Japan Airlines has dropped its 787-3 order in favour of the longer-range 787-8, leaving just one customer for the short- to medium-haul type designed for Japanese airlines requiring a high-density configuration with a trimmed wingspan for use at space-constrained gates.

The backlog for the -3 now stands at 28, with remaining customer All Nippon Airways converting two -3s to -8s as well.

However, Boeing marketing vice-president Randy Tinseth says the airframer remains committed to building the 787-3.

And the Chicago Tribune has reported that United Airlines is considering replacing its 757, 767 and 777 fleets with 787s - including -3s to replace 96 757-200s used on routes of around 4,600km (2,500nm).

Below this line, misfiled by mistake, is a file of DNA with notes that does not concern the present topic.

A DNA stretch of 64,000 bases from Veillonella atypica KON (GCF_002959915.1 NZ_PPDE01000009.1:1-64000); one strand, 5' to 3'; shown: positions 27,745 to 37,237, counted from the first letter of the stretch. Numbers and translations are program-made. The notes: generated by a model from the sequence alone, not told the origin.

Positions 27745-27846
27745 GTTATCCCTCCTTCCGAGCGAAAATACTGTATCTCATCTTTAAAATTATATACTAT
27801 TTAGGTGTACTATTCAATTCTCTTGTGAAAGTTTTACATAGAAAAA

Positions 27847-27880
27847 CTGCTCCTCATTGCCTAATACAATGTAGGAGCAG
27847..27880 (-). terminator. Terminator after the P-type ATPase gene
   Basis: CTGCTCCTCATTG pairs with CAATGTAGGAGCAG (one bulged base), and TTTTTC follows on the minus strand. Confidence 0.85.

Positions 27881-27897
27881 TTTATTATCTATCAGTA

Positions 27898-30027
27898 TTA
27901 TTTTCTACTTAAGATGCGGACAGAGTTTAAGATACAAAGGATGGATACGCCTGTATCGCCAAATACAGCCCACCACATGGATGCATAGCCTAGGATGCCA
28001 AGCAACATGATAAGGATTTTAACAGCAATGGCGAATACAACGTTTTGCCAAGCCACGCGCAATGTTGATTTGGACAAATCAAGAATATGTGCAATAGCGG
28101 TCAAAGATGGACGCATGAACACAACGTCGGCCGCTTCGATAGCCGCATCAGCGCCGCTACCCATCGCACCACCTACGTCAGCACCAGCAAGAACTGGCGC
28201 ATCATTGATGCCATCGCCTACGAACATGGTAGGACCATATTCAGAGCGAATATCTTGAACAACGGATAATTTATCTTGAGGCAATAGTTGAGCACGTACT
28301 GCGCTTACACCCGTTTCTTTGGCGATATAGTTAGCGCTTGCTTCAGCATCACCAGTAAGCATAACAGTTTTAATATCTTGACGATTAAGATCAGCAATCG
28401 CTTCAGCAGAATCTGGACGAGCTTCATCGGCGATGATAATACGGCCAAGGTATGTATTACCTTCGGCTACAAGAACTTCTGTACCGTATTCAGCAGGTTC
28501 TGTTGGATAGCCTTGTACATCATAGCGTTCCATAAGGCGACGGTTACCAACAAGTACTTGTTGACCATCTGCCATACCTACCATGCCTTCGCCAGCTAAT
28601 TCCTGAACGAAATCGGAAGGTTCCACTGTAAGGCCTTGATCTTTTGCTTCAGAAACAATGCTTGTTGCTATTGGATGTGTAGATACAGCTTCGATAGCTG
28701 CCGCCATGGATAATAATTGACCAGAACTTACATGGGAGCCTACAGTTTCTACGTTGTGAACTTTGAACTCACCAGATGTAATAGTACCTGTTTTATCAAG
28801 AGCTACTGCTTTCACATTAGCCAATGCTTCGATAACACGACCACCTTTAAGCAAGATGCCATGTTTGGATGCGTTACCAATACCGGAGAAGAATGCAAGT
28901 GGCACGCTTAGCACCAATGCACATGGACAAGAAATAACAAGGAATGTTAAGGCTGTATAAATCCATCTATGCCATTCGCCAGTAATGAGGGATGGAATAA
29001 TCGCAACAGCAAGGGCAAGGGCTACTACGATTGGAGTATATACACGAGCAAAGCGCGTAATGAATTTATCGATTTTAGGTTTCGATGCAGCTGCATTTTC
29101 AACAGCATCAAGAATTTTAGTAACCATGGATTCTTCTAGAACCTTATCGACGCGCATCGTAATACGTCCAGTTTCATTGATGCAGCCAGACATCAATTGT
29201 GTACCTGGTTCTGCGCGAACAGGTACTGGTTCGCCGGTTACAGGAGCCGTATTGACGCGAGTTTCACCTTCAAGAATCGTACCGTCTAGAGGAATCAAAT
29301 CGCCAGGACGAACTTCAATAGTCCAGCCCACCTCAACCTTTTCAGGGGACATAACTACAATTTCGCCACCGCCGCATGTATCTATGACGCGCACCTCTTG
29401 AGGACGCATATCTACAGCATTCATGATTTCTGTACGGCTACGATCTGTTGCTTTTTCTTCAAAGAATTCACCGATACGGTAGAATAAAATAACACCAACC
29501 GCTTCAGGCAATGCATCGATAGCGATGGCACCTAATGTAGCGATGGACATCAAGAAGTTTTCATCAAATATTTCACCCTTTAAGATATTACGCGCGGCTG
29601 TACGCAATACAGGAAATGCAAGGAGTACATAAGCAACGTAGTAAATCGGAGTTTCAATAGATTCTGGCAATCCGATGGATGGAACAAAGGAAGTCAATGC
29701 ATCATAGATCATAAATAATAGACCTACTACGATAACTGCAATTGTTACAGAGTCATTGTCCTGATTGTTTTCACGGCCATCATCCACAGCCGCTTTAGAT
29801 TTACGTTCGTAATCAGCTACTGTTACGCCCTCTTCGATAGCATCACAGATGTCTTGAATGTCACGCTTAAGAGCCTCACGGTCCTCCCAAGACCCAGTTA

ANA 787

 © Boeing

Teal Group analyst Richard Aboulafia says Boeing can feasibly market such an aircraft, although the technical execution is "highly uncertain" as the basic 787 airframe optimised long-range performance, not short-haul routes.

Boeing initially planned for the 787-3 to be the first variant after the -8, but postponed development to refocus resources on resolving design and production issues with the -8 and moving forward with the -9.

Tinseth adds that another possible replacement for the 757 could be a "light twin-aisle" aircraft built into an offering that could cover the upper part of the 737 replacement market.

He believes there is demand for an aircraft seating around 200 people with a 7,400km range, but says it is not clear whether such an aircraft can be produced economically.

Source: Flight International